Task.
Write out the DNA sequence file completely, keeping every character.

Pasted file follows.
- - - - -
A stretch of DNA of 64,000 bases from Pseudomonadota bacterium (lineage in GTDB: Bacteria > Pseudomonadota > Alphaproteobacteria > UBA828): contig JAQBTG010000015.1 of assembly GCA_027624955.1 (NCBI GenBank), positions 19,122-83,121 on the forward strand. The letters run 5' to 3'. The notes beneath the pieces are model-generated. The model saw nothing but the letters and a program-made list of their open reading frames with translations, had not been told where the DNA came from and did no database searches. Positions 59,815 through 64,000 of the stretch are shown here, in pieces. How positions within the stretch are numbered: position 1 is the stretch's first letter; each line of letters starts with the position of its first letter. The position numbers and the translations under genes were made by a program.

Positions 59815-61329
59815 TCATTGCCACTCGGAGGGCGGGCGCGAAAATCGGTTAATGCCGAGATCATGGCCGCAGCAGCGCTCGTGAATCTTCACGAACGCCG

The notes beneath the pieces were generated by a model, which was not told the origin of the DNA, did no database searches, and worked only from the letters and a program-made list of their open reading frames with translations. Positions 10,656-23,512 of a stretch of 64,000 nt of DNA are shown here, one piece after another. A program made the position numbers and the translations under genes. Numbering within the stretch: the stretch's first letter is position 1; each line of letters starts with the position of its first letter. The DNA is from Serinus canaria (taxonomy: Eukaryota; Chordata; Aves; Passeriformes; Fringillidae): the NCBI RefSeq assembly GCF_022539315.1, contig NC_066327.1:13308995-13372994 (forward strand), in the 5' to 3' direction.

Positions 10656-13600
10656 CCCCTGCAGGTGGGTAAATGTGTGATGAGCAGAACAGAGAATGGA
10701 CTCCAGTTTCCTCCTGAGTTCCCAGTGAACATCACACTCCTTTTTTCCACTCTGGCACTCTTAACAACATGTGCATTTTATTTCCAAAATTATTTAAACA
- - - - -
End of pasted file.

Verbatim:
A stretch of DNA of 64,000 bases from Pseudomonadota bacterium (lineage in GTDB: Bacteria > Pseudomonadota > Alphaproteobacteria > UBA828): contig JAQBTG010000015.1 of assembly GCA_027624955.1 (NCBI GenBank), positions 19,122-83,121 on the forward strand. The letters run 5' to 3'. The notes beneath the pieces are model-generated. The model saw nothing but the letters and a program-made list of their open reading frames with translations, had not been told where the DNA came from and did no database searches. Positions 59,815 through 64,000 of the stretch are shown here, in pieces. How positions within the stretch are numbered: position 1 is the stretch's first letter; each line of letters starts with the position of its first letter. The position numbers and the translations under genes were made by a program.

Positions 59815-61329
59815 TCATTGCCACTCGGAGGGCGGGCGCGAAAATCGGTTAATGCCGAGATCATGGCCGCAGCAGCGCTCGTGAATCTTCACGAACGCCG

The notes beneath the pieces were generated by a model, which was not told the origin of the DNA, did no database searches, and worked only from the letters and a program-made list of their open reading frames with translations. Positions 10,656-23,512 of a stretch of 64,000 nt of DNA are shown here, one piece after another. A program made the position numbers and the translations under genes. Numbering within the stretch: the stretch's first letter is position 1; each line of letters starts with the position of its first letter. The DNA is from Serinus canaria (taxonomy: Eukaryota; Chordata; Aves; Passeriformes; Fringillidae): the NCBI RefSeq assembly GCF_022539315.1, contig NC_066327.1:13308995-13372994 (forward strand), in the 5' to 3' direction.

Positions 10656-13600
10656 CCCCTGCAGGTGGGTAAATGTGTGATGAGCAGAACAGAGAATGGA
10701 CTCCAGTTTCCTCCTGAGTTCCCAGTGAACATCACACTCCTTTTTTCCACTCTGGCACTCTTAACAACATGTGCATTTTATTTCCAAAATTATTTAAACA